Jamestown was once a popular place, full of wealthy people and indentured servants. At the time, though, as tobacco prices were doing the exact opposite of sky-rocketing, anyone that did not have a huge wallet full of money was not doing to well. The people wanted to expand outward, but the governor who at the time was a man named Berkeley refused to help them with military support.
Bacon, who was Berkeley's cousin by marriage, insisted that he provide a militia to help them defeat the Indians after Bacon had attacked and falsely accused the Indians of stealing their corn. Berkeley still refused to aid them, so an infuriated Bacon went off and created his own militia. Later, when Bacon and his militia was drunk on brandy, they went off to conquer the land that they thought was supposed to be theirs.
On the way, they met a group of Occaneechi Indians who went to help them defeat some Susquehannocks. However, after they did so, Bacon and his militia turned and slaughtered them and obliterated their village. Because of this utterly brutal action, Berkeley declared Bacon a rebel, and created an elected assembly to deal with the matter. But, Bacon was immediately elected for the assembly and tried to continue his campaign, so Berkley kicked him off.
Furious that he had yet again been humiliated, Bacon rounded up his troops. A few weeks later he marched back into Jamestown with 500 troops and again demanded that they lead an attack on the Indians. To this, Berkeley opened up his shirt and told Bacon to shoot him. Instead, Bacon retreated and started traveling across Virginia gathering more and more supporters. Berkeley accused Bacon of treason and rebellion, so Bacon accused Berkeley of selling his friends and rights for the Indians.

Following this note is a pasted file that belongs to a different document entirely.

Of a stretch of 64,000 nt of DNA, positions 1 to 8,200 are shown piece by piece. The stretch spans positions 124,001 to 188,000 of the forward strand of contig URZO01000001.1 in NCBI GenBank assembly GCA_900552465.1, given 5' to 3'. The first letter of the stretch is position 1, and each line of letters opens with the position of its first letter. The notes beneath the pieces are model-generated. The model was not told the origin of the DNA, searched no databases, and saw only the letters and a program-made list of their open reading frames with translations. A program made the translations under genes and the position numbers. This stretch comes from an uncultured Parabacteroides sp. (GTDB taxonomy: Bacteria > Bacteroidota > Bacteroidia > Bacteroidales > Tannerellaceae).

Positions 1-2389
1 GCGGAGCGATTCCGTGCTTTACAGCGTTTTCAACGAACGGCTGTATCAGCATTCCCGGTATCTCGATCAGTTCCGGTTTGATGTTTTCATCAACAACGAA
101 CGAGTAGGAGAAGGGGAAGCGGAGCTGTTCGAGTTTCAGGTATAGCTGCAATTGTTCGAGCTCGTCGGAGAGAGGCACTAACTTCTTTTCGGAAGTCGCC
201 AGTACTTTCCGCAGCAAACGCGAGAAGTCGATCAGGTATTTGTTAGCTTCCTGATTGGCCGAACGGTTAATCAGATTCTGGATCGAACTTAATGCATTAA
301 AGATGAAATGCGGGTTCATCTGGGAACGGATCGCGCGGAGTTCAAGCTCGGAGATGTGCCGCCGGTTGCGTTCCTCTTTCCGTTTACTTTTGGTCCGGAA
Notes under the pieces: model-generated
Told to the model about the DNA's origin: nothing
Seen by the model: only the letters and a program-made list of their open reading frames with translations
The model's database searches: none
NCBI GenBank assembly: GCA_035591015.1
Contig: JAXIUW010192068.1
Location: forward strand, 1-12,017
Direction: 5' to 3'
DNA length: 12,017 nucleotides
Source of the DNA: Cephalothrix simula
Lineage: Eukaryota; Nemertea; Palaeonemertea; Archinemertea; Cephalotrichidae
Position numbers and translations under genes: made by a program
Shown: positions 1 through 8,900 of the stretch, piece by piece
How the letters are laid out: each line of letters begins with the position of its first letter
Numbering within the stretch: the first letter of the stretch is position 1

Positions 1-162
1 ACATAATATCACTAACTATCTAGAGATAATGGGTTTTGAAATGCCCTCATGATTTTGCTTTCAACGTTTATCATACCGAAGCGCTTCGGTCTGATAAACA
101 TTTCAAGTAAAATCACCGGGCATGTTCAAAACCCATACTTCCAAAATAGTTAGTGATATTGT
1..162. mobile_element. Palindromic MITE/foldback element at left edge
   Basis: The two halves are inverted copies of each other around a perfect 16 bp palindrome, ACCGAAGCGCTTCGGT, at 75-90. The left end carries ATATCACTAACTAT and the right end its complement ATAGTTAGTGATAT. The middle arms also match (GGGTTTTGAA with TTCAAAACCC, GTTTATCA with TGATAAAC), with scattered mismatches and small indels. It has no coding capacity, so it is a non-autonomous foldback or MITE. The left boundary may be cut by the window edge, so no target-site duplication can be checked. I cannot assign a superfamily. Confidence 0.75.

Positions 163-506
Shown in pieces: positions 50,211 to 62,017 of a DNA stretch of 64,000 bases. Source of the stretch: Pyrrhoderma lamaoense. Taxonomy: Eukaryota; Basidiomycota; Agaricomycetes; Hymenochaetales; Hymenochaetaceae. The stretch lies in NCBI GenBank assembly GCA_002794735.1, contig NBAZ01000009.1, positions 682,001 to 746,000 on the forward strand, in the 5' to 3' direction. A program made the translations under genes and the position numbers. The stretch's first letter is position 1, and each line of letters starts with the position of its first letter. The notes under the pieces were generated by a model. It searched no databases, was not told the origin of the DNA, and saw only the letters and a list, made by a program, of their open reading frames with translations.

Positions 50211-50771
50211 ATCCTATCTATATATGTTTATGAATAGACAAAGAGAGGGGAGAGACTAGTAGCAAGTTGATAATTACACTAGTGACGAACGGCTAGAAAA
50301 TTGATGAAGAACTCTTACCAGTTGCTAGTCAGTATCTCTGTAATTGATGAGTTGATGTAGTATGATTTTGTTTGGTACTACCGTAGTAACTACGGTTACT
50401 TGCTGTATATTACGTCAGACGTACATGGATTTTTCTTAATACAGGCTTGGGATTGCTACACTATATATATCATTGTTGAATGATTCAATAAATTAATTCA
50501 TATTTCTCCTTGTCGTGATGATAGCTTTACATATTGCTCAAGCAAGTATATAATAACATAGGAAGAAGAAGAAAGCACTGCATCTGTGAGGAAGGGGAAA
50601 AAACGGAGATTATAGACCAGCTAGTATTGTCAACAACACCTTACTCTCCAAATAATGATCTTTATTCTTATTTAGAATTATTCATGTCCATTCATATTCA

Bacon and his group went around conducting raids all around the colony; all the while gathering more and more supporters. Berkeley returned to Jamestown after recruiting supporters of his own, and issued a proclamation that condemned Bacon. To this, Bacon and his troops torched Jamestown and terrorized all who were there as Berkeley fled. After this, Bacon died of dysentery. Britain arrived with troops and, as Berkley insisted they do, hanged 23 of Bacon's followers.
Berkeley lost his job as governor, so he journeyed back to Britain to beg the king (Charles II) to let him keep his job. The journey there weakened Berkeley, and by the time the six months of travel ended, he was at the end of his rope. The only thing he wanted to do was to get his job back, but he died before he reached the king.